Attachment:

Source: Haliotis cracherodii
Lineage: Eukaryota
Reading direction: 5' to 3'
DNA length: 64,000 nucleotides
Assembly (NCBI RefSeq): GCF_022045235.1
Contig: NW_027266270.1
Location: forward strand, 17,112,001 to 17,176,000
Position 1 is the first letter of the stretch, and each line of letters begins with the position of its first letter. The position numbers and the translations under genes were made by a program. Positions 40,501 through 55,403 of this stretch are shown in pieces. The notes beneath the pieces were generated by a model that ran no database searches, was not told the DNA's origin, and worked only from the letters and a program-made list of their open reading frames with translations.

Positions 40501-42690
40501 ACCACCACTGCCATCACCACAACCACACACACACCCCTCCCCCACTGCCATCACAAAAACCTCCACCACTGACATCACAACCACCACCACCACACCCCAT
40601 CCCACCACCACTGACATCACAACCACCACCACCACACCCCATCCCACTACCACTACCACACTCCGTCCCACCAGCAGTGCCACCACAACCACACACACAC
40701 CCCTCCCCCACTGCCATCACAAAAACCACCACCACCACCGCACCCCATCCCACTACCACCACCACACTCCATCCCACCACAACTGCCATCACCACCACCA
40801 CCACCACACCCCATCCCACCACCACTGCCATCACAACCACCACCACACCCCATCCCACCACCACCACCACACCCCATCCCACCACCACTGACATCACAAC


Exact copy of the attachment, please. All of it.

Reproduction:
Source: Haliotis cracherodii
Lineage: Eukaryota
Reading direction: 5' to 3'
DNA length: 64,000 nucleotides
Assembly (NCBI RefSeq): GCF_022045235.1
Contig: NW_027266270.1
Location: forward strand, 17,112,001 to 17,176,000
Position 1 is the first letter of the stretch, and each line of letters begins with the position of its first letter. The position numbers and the translations under genes were made by a program. Positions 40,501 through 55,403 of this stretch are shown in pieces. The notes beneath the pieces were generated by a model that ran no database searches, was not told the DNA's origin, and worked only from the letters and a program-made list of their open reading frames with translations.

Positions 40501-42690
40501 ACCACCACTGCCATCACCACAACCACACACACACCCCTCCCCCACTGCCATCACAAAAACCTCCACCACTGACATCACAACCACCACCACCACACCCCAT
40601 CCCACCACCACTGACATCACAACCACCACCACCACACCCCATCCCACTACCACTACCACACTCCGTCCCACCAGCAGTGCCACCACAACCACACACACAC
40701 CCCTCCCCCACTGCCATCACAAAAACCACCACCACCACCGCACCCCATCCCACTACCACCACCACACTCCATCCCACCACAACTGCCATCACCACCACCA
40801 CCACCACACCCCATCCCACCACCACTGCCATCACAACCACCACCACACCCCATCCCACCACCACCACCACACCCCATCCCACCACCACTGACATCACAAC